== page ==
West Seattle Blog... » West Seattle politics http://westseattleblog.com West Seattle news, 24/7 Sun, 25 Jan 2015 19:27:51 +0000 en-US hourly 1 http://wordpress.org/?v=3.4.2 West Seattle politics: Councilmember Tom Rasmussen not running, elaborates on ‘very difficult’ decision http://westseattleblog.com/2015/01/west-seattle-politics-councilmember-tom-rasmussen-wont-run-again/ http://westseattleblog.com/2015/01/west-seattle-politics-councilmember-tom-rasmussen-wont-run-again/#comments Fri, 23 Jan 2015 18:18:44 +0000 WSB http://westseattleblog.com/?p=299016 10:18 AM: West Seattle-residing City Councilmember Tom Rasmussen has just announced he’s changed his mind about running to stay on the council. Here’s his statement. The field of candidates for West Seattle’s City Council District 1 seat is now down to three, with the first forum less than 2 weeks away. More to come.

10:29 AM: Rasmussen has been on the council since 2004 (here’s his bio), and currently chairs the Transportation Committee. His statement (linked above) says in part, “This wasn’t an easy decision but, it is the right one. It is now time to direct my efforts toward the same causes I have always been most passionate about — in exciting new ways.” He is the second councilmember to announce this week that he’s not running to stay on the council, which has all nine seats going to voters this fall, seven for the new districts, two at large. Nick Licata made his not-running announcement on Wednesday.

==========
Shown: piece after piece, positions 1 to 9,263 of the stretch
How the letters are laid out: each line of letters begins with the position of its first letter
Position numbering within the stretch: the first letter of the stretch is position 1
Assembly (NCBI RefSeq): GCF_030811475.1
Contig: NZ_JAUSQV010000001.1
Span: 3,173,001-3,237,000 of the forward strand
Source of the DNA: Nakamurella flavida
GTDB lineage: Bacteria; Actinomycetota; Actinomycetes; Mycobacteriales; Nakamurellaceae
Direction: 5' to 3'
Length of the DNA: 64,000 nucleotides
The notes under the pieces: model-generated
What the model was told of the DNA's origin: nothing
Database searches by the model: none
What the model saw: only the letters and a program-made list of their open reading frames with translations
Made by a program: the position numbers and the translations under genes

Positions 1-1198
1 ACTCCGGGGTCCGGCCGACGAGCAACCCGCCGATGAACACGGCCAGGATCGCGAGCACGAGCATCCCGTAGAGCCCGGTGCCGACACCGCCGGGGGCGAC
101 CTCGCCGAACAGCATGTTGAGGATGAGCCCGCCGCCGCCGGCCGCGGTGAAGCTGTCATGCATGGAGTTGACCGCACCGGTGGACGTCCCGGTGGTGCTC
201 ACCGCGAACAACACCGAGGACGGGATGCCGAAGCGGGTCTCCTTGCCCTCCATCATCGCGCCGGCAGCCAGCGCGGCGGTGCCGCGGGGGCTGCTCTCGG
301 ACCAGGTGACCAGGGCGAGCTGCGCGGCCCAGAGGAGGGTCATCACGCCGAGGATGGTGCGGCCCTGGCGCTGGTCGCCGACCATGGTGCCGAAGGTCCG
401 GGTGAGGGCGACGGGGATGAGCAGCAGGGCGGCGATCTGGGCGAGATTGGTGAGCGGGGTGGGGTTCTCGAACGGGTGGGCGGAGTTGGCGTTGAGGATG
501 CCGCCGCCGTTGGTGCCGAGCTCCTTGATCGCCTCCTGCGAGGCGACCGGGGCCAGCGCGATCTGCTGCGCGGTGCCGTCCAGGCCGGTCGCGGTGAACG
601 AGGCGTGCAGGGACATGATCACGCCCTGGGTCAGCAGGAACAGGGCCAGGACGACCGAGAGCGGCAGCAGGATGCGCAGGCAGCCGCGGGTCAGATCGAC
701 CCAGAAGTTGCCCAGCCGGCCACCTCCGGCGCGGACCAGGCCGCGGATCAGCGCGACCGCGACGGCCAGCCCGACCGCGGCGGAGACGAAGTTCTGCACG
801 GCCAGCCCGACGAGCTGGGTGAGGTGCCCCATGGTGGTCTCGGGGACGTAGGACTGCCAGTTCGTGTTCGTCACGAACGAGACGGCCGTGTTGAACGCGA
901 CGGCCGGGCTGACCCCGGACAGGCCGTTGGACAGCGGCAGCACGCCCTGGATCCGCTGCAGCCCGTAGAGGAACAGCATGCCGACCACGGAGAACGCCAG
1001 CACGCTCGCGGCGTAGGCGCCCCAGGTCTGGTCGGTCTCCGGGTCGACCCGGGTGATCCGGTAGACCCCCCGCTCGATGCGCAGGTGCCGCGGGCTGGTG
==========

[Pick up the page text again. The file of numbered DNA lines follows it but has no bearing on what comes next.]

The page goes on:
11:04 AM: Mayor Murray‘s statement:

Councilmember Rasmussen has been deeply engaged in public life as long as I can remember. As an advocate for seniors, human services, parks and innovative transportation solutions, Tom demonstrates active and effective leadership for our City. He was instrumental in our successful campaign last year to expand bus transit – for which I’m very grateful. I am especially thankful for his partnership in our effort to secure civil rights and marriage equality for the LGBT community. Seattle is losing a major champion on the council, but we know his community activism will find new outlets as he writes his next chapter.

11:14 AM: We contacted Councilmember Rasmussen to ask about his decision. In a phone interview a short time ago, he told us it was “very difficult – I love my job, I love working with the community and in the community, but I was torn” between spending the next year doing that job AND campaigning, or focusing on the work. He points out he still has almost a full year left in office, and he vows that he won’t be “slacking off” – most days, he says, he’s “out of the house by 5, back after 6″ (back on Wednesday night, he was at the Delridge District Council meeting, which ran until 9) and after his final year, he looks forward to a “more balanced” life.